We are developing the only Black-owned boutique hotel in Atlanta over the coming years, which will go vertical over one portion of the property with the rest remaining, street level.
Saporta Report: What was the impetus for going with the boutique hotel in the first place?
Alphonso Cross: Our father purchased this property in 1984. He passed away in 2001 and we’ve been owning and operating it ever since. We certainly wanted to hold on to the property and remain culturally purposeful. We think we can have culturally purposeful development.
We are not renewing leases for our current tenants. The only tenant we are renewing is Off the Hook Barbershop, because it is our firm belief that the cornerstone of any Black community is the barbershop.
As we move forward, we certainly want to stay in a storied lane with this community. The concentration of Black-owned land is very high. That goes back to Herman J Russell. What he was able to do with this community was monumental at the time. (We’re) paying homage to him, paying homage to other African Americans prior to that.
Our hotel is named the Cato Hotel, named after the first celebrity bartender Cato Alexander, who was African-American. [Cato] who moved from the Midwest to the East Coast, opened up a saloon (with) a hotel on top.
Saporta Report: How do you feel now, knowing that the narrative has gotten away from you?
Alphonso Cross: I think that people are only fearful. Let’s be real specific, black folks are fearful of development because usually involves our communities that we don’t own the dirt in. We need to understand that this community [Castleberry] is widely Black-owned.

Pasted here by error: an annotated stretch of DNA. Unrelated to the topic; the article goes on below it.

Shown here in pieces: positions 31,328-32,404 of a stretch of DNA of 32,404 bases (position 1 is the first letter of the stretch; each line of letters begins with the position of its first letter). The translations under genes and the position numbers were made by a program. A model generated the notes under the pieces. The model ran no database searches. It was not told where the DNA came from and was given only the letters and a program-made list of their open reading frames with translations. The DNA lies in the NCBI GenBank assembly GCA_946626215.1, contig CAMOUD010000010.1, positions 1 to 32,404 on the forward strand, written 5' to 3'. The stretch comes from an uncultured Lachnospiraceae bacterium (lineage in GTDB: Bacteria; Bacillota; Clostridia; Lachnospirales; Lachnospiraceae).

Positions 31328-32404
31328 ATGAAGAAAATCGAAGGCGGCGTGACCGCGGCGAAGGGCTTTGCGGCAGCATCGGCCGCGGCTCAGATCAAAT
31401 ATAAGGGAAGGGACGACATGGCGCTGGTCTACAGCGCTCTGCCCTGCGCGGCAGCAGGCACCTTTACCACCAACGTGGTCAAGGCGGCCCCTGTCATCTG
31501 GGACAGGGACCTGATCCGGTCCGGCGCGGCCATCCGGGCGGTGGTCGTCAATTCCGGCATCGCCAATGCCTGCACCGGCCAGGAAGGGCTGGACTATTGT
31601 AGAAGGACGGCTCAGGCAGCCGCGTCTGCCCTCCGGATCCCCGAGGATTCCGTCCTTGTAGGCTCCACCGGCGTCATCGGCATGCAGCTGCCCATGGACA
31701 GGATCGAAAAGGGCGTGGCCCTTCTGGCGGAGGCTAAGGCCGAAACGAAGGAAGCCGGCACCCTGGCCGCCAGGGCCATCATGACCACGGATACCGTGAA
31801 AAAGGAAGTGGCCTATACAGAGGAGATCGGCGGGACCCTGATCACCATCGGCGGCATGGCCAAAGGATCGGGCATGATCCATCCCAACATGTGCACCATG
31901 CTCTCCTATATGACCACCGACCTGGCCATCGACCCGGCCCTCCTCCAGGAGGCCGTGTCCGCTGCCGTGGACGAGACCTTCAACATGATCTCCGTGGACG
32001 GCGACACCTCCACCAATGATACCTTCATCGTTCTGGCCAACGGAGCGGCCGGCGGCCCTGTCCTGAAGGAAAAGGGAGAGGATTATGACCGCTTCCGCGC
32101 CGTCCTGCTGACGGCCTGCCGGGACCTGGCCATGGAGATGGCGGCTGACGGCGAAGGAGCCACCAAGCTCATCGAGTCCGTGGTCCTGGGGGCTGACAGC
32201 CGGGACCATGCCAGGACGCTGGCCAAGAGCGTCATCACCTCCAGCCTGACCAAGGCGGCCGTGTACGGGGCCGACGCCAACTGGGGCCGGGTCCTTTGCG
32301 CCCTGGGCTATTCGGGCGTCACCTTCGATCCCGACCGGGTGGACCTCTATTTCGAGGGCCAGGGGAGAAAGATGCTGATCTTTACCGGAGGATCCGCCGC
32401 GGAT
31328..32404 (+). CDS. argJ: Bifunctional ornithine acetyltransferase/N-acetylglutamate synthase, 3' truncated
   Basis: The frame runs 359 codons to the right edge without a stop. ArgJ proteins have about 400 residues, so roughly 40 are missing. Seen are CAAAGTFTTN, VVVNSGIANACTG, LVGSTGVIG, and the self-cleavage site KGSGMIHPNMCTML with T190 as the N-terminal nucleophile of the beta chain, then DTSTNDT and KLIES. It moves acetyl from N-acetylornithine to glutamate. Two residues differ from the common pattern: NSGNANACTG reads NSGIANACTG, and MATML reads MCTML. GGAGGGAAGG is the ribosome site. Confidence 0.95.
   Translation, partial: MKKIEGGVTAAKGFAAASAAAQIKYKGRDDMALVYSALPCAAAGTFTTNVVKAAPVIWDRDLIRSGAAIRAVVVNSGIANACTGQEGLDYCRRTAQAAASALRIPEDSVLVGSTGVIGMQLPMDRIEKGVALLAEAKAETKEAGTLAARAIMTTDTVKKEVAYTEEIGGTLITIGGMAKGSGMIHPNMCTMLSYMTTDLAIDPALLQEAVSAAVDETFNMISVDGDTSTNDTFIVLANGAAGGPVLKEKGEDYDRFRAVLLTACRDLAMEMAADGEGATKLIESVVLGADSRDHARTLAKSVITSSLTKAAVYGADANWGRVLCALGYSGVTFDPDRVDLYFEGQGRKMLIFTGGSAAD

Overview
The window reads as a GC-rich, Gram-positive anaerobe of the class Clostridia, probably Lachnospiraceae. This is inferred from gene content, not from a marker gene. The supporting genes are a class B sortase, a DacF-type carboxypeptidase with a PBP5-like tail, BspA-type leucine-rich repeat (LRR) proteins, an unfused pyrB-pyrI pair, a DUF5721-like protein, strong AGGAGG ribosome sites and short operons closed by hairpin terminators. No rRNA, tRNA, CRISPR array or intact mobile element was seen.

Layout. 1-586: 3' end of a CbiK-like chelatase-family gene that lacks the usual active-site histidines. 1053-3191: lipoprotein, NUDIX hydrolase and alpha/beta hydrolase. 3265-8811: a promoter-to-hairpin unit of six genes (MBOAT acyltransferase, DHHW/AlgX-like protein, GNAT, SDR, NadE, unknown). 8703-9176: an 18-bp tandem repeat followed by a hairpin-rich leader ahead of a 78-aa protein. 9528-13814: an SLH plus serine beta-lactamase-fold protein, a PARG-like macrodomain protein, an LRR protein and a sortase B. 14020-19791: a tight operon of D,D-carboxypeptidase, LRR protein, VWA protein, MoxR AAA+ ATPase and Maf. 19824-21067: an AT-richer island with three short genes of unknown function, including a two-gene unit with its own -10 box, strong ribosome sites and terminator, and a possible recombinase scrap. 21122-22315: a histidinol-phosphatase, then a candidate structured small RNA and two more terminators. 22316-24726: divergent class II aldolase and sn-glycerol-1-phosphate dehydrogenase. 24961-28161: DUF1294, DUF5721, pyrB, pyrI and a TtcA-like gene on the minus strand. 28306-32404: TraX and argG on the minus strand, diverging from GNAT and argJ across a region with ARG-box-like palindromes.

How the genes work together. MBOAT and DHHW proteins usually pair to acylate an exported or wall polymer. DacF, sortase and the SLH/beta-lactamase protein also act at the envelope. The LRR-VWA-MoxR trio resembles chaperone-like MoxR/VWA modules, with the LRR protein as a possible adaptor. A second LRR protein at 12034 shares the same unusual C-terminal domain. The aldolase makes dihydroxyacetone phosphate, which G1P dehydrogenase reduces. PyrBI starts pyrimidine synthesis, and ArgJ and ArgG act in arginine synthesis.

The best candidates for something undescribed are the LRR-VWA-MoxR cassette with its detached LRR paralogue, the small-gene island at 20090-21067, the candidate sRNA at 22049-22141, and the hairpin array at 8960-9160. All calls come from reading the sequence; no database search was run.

This is one of the largest concentrations of Black-owned land…in the continental United States. I don’t think people really understand the depth of what’s happening in this community because of the thought process that African-Americans don’t own land. It is time for us as landowners to step up and be counted.
Saporta Report: Was this move to get in the hotel space a reactionary move or was this always the plan?
Alphonso Cross: We knew that in order for the building to be sustainable for a longer period of time, the building needed to operate at its best use. We thought about apartments, but apartments require a minimum parking space per unit and that’s really challenging. We thought about maybe single-story commercial, so we ran through different scenarios of doing a hotel.